This article was co-authored by Catherine Cotter and Duncan Blaikie of Slaughter and May, and was originally published in Volume 17 – Issue 6 of the Bio-Science Law Review, available here.
In 2019, the CJEU clarified the EU’s position on compensation for wrongly restrained defendants in IP enforcement proceedings. What are the implications of this decision and how does it compare with recent trends in England and Australia?
Provisional measures in intellectual property enforcement and, in particular, patent enforcement in the pharmaceutical industry, have always required a careful balancing act between the interests of the rights-holder and the interests of the alleged infringer.
This is because, at an early stage in proceedings, the court is required to consider restraining an alleged infringer from certain conduct (and, in many cases, the launch of a new product or process) before it has had the opportunity to give careful consideration to the validity of the patent and whether such conduct actually infringes it.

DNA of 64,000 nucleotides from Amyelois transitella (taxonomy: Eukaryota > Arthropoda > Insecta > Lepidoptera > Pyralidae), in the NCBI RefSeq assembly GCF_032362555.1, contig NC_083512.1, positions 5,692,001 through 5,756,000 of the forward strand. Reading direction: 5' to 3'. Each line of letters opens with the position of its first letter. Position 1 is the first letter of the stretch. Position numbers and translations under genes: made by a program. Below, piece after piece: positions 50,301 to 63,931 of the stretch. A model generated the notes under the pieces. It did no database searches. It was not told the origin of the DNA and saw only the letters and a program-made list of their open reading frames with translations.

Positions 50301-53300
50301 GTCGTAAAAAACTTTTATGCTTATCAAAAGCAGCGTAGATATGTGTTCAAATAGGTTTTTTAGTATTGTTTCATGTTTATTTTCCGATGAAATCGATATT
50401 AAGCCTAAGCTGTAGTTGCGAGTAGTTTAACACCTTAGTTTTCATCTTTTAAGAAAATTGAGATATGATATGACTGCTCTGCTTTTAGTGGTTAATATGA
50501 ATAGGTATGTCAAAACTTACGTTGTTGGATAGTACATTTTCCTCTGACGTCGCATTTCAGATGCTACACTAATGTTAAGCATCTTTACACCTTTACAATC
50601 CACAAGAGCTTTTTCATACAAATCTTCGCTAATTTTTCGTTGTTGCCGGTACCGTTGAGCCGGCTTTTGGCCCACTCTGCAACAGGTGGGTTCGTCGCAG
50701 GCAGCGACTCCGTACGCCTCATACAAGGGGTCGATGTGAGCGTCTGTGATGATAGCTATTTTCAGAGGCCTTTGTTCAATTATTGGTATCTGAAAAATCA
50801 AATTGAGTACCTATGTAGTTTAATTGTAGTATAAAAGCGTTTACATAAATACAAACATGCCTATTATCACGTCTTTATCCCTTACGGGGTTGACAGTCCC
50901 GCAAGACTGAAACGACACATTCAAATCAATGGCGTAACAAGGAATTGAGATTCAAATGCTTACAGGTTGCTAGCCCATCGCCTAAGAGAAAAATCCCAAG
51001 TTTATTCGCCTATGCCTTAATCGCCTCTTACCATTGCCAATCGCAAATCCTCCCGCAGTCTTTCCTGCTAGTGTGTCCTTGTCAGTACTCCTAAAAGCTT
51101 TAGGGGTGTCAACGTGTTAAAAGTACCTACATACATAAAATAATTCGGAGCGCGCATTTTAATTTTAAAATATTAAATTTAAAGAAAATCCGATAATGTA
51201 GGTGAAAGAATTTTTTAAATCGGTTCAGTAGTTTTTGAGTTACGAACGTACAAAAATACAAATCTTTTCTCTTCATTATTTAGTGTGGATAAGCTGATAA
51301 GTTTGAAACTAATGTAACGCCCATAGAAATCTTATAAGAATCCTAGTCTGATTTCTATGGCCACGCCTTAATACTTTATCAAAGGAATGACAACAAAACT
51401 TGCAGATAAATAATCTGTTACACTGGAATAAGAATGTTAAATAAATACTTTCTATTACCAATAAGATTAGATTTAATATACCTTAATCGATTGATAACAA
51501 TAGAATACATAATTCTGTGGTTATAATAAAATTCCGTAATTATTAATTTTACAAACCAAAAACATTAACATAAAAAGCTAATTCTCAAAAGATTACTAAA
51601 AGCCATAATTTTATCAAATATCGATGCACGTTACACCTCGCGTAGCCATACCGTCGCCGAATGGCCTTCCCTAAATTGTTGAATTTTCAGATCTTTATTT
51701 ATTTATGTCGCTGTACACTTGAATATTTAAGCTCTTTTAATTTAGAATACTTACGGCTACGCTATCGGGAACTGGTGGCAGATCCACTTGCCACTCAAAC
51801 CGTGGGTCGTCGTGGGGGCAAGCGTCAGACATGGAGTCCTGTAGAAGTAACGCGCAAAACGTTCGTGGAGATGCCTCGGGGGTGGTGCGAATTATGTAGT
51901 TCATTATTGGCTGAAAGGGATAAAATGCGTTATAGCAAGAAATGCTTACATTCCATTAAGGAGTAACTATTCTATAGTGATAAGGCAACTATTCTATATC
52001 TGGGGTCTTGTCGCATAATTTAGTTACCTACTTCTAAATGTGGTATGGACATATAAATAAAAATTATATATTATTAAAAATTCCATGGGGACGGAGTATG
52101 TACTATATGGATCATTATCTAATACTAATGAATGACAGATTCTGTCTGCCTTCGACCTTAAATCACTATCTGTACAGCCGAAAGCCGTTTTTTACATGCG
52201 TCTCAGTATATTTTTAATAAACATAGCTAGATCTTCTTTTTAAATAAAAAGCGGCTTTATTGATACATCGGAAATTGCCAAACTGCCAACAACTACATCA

In an effort to protect the alleged infringer subject to these restraints, many jurisdictions have a mechanism for compensating the defendant should it transpire that the patent is invalid or the relevant conduct would not have been infringing. The mechanism for providing such compensation throughout the EU (Article 9(7) of Directive 2004/481) was considered by the European Court of Justice in 2019 in Case C–688/17 Bayer Pharma AG v Richter Gedeon Vegyészeti Gyár Nyrt. and Exeltis Magyarország Gyógyszerkereskedelmi Kft. .
This article looks at this decision in detail, considers how it aligns with the legal position in England, and compares this with some recent, interesting trends in this area in Australia.
You can access a copy of the article here, or click ‘DOWNLOAD PDF’.
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